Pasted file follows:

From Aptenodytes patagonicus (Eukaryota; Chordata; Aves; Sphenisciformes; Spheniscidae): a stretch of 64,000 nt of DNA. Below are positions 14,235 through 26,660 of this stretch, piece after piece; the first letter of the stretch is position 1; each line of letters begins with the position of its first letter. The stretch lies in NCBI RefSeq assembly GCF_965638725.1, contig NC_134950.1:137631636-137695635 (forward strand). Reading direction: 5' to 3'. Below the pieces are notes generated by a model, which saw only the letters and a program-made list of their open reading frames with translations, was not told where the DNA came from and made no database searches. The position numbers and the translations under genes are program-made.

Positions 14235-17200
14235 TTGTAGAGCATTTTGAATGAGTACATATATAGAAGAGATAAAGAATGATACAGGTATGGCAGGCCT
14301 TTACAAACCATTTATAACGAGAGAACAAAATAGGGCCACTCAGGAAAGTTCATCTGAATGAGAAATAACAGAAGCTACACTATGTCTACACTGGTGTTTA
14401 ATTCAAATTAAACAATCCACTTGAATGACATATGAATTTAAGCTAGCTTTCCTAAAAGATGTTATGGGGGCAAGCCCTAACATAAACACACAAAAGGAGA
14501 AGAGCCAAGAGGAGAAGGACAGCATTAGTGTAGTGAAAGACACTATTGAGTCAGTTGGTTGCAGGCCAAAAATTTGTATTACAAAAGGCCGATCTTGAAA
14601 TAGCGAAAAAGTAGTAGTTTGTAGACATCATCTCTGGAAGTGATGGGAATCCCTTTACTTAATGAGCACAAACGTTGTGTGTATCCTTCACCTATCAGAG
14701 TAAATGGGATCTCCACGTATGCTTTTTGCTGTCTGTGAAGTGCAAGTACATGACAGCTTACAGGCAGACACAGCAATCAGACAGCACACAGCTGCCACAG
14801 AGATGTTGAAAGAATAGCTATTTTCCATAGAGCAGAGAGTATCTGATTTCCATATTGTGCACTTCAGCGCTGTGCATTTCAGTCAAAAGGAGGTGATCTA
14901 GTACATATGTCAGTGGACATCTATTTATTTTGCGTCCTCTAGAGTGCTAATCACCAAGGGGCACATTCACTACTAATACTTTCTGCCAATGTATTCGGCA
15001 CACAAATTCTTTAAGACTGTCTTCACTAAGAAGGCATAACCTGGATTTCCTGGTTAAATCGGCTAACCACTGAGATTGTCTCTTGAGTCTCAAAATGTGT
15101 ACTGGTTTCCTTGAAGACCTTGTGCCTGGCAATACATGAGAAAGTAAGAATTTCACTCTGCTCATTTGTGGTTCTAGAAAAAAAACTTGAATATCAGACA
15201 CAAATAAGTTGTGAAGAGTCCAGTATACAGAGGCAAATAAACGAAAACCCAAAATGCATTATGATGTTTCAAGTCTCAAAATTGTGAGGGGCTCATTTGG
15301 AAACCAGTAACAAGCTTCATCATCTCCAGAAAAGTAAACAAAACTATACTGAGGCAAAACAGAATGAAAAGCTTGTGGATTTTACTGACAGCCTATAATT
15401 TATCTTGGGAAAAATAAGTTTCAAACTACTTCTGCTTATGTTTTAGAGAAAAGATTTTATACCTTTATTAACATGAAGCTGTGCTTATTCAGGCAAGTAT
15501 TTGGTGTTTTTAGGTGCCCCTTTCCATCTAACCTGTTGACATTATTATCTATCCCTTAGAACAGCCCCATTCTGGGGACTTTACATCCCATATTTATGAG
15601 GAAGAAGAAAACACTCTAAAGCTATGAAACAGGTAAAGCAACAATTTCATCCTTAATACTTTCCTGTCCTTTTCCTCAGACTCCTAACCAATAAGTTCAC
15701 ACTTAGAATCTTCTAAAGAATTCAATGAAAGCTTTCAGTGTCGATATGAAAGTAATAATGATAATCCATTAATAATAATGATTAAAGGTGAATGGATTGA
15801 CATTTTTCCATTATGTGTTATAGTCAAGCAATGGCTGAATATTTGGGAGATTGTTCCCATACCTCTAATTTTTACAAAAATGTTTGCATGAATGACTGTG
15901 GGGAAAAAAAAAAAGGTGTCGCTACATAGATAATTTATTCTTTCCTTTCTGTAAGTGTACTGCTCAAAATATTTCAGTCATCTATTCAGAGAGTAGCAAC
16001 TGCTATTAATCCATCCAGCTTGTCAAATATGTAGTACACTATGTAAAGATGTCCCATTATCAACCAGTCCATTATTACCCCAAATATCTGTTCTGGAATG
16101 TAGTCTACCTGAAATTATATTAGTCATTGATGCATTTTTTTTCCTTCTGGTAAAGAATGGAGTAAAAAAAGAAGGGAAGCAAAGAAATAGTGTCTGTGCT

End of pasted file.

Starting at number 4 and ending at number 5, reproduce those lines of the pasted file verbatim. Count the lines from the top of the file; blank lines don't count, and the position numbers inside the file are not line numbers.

14301 TTACAAACCATTTATAACGAGAGAACAAAATAGGGCCACTCAGGAAAGTTCATCTGAATGAGAAATAACAGAAGCTACACTATGTCTACACTGGTGTTTA
14401 ATTCAAATTAAACAATCCACTTGAATGACATATGAATTTAAGCTAGCTTTCCTAAAAGATGTTATGGGGGCAAGCCCTAACATAAACACACAAAAGGAGA